CO House Bill 1326 | NNA
Law

CO House Bill 1326

Notary Law Update: CO House Bill 1326

State: Colorado

Summary:

In an effort to stem abuse and fraud in the statewide citizen-initiated petition process, Colorado HB 1326 sets stringent procedures for the notarization of a circulator’s affidavit, imposes penalties for fraud and permits electors to commence civil actions against persons, including Notaries, who perpetrate fraud.

Notary and notarization provisions take effect May 15, 2009. Other sections of the bill take effect July 1, 2009 and January 1, 2010.

Signed:  May 19, 2009

Effective:  May 19, 2009

Chapter: 258

Affects:

Creates Section 1-40-135 and amends Sections 1-40-102, 1-40-106, 1-5-407, 1-40-101, 1-40-102, 1-40-106, 1-40-107, 1-40-108, 1-40-109, 1-40-110, 1-40-111, 1-40-112, 1-40-113, 1-40-115, 1-40-115, 1-40-117, 1-40-118, 1-40-121, 1-40-130, 1-40-134 and 32-9-119.3 of the Colorado Revised Statutes

Changes:
  1. Prohibits a Notary from notarizing a circulator’s affidavit unless the circulator (signer) is in the physical presence of the Notary
  2. Prohibits a Notary from notarizing a circulator’s affidavit unless the circulator has dated the affidavit and fully and accurately completed all of the personal information on the affidavit.
  3. Prohibits a Notary from notarizing a circulator’s affidavit unless the circulator presents a form of identification, as prescribed by CRS 1-1-104 (19.5). (Note: acceptable identification under this statute is one of the following valid IDs provided the ID shows the address of the elector in the state of Colorado:   (a) a Colorado driver’s license; (b) an identification card issued by the department of revenue; (c) a U.S. passport; (d) an employee identification card with a photograph of the issued by any branch, department, agency, or entity of the U.S. government or of Colorado, or by any county, municipality, board, authority, or other political subdivision of Colorado; (e) a pilot’s license issued by the Federal Aviation Administration or other authorized agency of the U.S.; (f) a U.S. military identification card with a photograph; (g) a copy of a current utility bill, bank statement, government check, paycheck, or other government document that shows the name and address of the elector; (h) a Medicare or Medicaid card issued by the U.S. Health Care Financing Administration; (i) a certified copy of a birth certificate for the elector issued in the U.S.; (j) certified documentation of naturalization; or (k) a student identification card with a photograph issued by an institution of higher education in Colorado.)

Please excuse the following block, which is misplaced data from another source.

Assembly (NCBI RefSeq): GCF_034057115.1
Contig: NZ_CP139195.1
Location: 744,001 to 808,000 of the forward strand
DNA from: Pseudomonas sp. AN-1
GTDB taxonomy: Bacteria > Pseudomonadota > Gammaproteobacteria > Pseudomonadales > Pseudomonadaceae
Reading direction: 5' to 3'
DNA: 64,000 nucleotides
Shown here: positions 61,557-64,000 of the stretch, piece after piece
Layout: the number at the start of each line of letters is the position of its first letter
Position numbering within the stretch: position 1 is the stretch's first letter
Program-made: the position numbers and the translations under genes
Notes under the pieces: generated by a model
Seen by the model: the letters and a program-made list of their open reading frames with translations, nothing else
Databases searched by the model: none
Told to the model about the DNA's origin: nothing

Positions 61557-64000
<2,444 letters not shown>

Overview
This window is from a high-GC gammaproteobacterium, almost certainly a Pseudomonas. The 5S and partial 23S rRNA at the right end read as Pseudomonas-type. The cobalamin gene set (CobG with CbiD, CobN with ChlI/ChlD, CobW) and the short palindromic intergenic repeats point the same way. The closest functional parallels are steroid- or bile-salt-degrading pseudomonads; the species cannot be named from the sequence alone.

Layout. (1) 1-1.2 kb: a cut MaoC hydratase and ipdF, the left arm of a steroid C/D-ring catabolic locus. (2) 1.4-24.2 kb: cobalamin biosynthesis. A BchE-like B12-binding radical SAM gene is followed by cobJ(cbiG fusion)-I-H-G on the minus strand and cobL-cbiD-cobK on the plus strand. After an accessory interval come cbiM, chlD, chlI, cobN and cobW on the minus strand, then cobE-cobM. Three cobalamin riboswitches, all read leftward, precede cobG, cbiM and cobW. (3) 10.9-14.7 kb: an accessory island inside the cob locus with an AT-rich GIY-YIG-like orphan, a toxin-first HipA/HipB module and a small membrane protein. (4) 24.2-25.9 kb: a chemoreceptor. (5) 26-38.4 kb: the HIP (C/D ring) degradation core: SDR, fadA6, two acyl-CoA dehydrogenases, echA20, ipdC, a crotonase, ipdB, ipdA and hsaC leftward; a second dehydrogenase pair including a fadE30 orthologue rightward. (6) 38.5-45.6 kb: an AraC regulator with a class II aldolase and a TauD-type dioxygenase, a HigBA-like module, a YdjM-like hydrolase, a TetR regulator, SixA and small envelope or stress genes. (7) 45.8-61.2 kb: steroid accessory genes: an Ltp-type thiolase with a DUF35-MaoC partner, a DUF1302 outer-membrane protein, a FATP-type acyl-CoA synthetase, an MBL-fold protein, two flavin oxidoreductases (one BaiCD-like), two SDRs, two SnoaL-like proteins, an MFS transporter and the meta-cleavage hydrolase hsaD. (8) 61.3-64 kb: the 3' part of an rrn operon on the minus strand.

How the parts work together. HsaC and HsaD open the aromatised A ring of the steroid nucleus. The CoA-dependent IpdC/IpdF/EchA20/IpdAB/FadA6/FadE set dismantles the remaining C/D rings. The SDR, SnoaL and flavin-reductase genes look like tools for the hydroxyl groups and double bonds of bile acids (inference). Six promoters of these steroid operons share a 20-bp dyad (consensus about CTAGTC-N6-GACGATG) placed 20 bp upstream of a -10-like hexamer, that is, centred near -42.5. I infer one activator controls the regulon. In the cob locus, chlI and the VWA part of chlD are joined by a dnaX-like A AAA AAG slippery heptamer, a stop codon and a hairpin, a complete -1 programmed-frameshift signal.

4. Requires a Notary to specify the form of identification presented to him or her on a blank line, which shall be part of the affidavit form.
  5. Clarifies that a circulator’s affidavit shall be invalid if it is notarized in violation of the new notarization rules and the date signed by a circulator on the affidavit is different from the date signed by the Notary. The new law further clarifies that if a Notary notarizes an affidavit that has not been dated by the circulator, the notarization date shall not cure the circulator’s failure to sign the affidavit.
  6. Prescribes up to a $1,500 fine, imprisonment for up to one year, or both a fine and imprisonment for any person (including a Notary) who willfully violates any provision of Article 40 of Title 1 of the CRS (including the notarization provisions).     
  7. Requires the Secretary of State to produce training for paid and unpaid circulators.
  8. Directs the Secretary of State to reject any section of a petition that does not have a valid notarized affidavit attached that complies with the new rules.
  9. Directs the proponents of a petition or a committee acting on the proponents’ behalf to maintain a list of Notaries who notarized petition sections on behalf of the proponents and the petition section numbers that each circulator circulated and that each Notary notarized and file a copy of the list with the Secretary of State along with the petition. The list shall become public information upon filing with the Secretary.